The opinion of the court was delivered by: Honorable Gary A. Feess United States District Judge
ORDER DENYING PETITION FOR TIME EXTENSION FOR FILING OF FEDERAL WRIT OF HABEAS CORPUS AND DISMISSING ACTION
Michael D. Stephens, a California state prisoner proceeding pro se, apparently wishes to challenge his state court conviction by seeking federal habeas relief. Rather than filing a petition for writ of habeas corpus, however, Stephens filed a "Petition for Time Extension for Filing of Federal Writ of Habeas Corpus" ("Motion"). Stephens attached to the Motion a habeas petition intended for the Los Angeles County Superior Court, which contains only an ineffective assistance of counsel claim. Stephens has not filed a federal petition for writ of habeas corpus with this Court, however. As set forth below, the Court has determined that the relief requested cannot be granted.
Under the "case or controversy" requirement of Article III, Section 2 of the United States Constitution, federal courts may not issue advisory opinions. See Princeton University v. Schmid, 455 U.S. 100, 102, 102 S. Ct. 867, 869, 70 L. Ed. 2d 855 (1982). As Stephens has not actually filed a federal habeas petition challenging his conviction and/or sentence, there is no case or controversy before the Court, and he essentially seeks an advisory opinion. See Calderon v. Ashmus, 523 U.S. 740, 746, 118 S. Ct. 1694, 1698, 140 L. Ed. 2d 970 (1998) (actual "controversy" in 28 U.S.C. § 2254 action is whether petitioner is entitled to have the conviction or sentence imposed by the state court set aside).
By the Motion, Stephens asks the Court to decide prospectively whether it would be appropriate to stay a yet-to-be-filed habeas petition while he pursues state remedies as to an ineffective assistance of counsel claim. Such a determination cannot be made in the absence of a petition. Indeed, under Rhines v. Weber, 544 U.S. 269, 277-78, 125 S. Ct. 1528, 1535-36, 161 L. Ed. 2d 440 (2005), the stay-and-abeyance procedure is appropriate only in "limited circumstances" where the petitioner shows good cause for failing to exhaust, the unexhausted claims are potentially meritorious, and the petitioner has not engaged in abusive litigation tactics or intentional delay. Stephens has not at this point made a sufficient showing, and cannot make such a showing without a petition for the Court to examine. Further, Rhines involved a "mixed" petition, meaning that it included both exhausted and unexhausted claims. See Pliler v. Ford, 542 U.S. 225, 230, 124 S. Ct. 2441, 159 L. Ed. 2d 338 (2004) (citing Rose v. Lundy, 455 U.S. 509, 510, 522, 102 S. Ct. 1198, 71 L. Ed. 2d 379 (1982)). Here, without a petition, the Court cannot determine if any claim has been exhausted, and thus is unable to determine if a mixed petition is at issue.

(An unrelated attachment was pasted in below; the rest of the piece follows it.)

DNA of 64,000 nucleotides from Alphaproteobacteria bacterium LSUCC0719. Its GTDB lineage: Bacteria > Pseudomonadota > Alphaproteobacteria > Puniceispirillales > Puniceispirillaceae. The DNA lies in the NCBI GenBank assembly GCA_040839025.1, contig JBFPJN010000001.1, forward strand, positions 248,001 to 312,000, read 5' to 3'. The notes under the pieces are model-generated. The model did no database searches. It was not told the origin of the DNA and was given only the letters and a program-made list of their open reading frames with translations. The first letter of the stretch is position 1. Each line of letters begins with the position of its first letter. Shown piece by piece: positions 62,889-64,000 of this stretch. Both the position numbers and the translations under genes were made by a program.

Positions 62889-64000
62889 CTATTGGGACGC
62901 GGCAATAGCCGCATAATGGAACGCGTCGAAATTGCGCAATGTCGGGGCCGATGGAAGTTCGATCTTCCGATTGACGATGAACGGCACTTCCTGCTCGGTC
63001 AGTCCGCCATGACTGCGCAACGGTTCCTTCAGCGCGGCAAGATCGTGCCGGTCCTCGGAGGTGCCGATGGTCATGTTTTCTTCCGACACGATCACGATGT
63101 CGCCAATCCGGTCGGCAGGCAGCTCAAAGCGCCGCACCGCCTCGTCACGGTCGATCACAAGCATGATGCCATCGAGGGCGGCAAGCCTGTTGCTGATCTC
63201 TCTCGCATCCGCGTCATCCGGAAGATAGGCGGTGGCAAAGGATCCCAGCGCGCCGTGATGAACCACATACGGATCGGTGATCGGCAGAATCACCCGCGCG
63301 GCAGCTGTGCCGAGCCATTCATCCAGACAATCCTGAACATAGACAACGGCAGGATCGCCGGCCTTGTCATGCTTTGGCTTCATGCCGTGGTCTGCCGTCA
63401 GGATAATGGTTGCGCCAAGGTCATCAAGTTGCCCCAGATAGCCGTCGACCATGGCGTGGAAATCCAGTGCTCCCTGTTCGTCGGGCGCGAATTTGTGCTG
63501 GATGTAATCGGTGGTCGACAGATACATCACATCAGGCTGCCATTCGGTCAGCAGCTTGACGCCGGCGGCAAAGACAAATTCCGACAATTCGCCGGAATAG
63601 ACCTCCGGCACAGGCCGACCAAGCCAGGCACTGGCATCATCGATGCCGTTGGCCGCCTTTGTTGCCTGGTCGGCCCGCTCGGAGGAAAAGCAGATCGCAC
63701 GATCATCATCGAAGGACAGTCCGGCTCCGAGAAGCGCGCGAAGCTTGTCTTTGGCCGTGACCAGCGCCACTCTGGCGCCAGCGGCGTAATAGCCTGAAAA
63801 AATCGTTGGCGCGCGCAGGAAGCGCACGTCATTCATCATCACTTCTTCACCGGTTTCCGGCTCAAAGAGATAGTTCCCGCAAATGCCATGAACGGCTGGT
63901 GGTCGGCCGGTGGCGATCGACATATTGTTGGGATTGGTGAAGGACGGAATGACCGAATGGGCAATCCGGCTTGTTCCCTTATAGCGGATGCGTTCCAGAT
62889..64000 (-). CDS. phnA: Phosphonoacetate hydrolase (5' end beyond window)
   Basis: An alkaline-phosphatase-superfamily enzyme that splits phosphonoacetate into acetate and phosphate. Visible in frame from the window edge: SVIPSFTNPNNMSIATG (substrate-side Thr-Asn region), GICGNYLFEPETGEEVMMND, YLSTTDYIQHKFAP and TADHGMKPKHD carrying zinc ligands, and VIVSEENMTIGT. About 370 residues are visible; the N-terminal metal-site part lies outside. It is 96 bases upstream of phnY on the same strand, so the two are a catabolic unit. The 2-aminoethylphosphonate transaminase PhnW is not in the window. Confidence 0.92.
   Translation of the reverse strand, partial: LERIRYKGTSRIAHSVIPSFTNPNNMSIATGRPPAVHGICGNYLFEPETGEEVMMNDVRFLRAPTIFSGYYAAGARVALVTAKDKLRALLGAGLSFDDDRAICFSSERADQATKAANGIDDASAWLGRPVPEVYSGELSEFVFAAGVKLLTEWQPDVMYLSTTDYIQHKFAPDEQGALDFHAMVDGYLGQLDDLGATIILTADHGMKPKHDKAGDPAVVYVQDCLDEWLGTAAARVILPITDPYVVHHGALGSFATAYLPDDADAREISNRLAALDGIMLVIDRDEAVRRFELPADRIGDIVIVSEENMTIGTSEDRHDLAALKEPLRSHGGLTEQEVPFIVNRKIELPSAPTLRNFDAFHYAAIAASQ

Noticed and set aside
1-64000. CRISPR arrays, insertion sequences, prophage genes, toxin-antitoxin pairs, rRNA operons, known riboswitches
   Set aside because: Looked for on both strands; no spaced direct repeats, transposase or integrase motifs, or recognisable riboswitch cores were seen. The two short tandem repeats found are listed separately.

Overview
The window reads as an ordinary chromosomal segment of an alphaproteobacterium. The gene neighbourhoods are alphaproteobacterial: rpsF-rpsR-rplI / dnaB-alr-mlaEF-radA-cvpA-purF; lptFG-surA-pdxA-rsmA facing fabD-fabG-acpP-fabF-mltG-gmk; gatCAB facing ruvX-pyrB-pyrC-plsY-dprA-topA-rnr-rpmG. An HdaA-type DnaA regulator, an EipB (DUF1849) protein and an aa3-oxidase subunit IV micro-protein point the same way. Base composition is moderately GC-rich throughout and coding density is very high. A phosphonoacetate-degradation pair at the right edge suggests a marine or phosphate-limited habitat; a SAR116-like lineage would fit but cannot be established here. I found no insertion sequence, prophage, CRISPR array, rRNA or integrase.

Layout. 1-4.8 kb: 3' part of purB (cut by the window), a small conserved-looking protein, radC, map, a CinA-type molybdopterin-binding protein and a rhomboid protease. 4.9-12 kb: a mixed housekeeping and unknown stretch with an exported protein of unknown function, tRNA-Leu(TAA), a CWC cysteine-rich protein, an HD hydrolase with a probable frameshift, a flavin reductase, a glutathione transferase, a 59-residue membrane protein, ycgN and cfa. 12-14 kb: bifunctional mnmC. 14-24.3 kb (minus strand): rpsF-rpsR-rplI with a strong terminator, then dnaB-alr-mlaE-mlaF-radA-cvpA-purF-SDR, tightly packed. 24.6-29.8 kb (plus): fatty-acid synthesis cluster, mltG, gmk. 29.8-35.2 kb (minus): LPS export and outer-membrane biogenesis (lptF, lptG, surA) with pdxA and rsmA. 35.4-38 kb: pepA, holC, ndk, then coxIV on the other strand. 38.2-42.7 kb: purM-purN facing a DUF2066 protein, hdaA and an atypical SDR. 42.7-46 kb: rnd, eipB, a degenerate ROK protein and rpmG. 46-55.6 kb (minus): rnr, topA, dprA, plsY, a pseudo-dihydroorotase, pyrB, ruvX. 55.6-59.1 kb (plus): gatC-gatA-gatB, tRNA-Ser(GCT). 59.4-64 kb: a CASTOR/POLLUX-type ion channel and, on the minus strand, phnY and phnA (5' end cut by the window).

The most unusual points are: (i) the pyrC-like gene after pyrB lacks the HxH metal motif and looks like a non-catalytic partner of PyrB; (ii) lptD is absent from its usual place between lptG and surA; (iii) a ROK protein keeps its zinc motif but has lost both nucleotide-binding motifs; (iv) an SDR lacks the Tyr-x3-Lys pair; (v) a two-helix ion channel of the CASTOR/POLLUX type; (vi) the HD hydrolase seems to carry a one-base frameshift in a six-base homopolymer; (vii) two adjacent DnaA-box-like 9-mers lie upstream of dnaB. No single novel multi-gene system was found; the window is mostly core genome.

Finally, under Rasberry v. Garcia, 448 F.3d 1150, 1154 (9th Cir. 2006), "[o]nce a district court determines that a habeas petition contains only unexhausted claims, it need not inquire further as to the petitioner's intentions. Instead, it may simply dismiss the habeas petition for failure to exhaust." Accordingly, if no claim has been exhausted, dismissal would be warranted. Thus, the Court cannot grant Stephens the prospective relief he seeks without offending the case or controversy requirement of the Constitution.
Based upon the foregoing, IT IS ORDERED that the Motion is DENIED and that this action is dismissed without prejudice for lack of jurisdiction.
IT IS FURTHER ORDERED that the Clerk serve copies of this Order on Michael D. Stephens.
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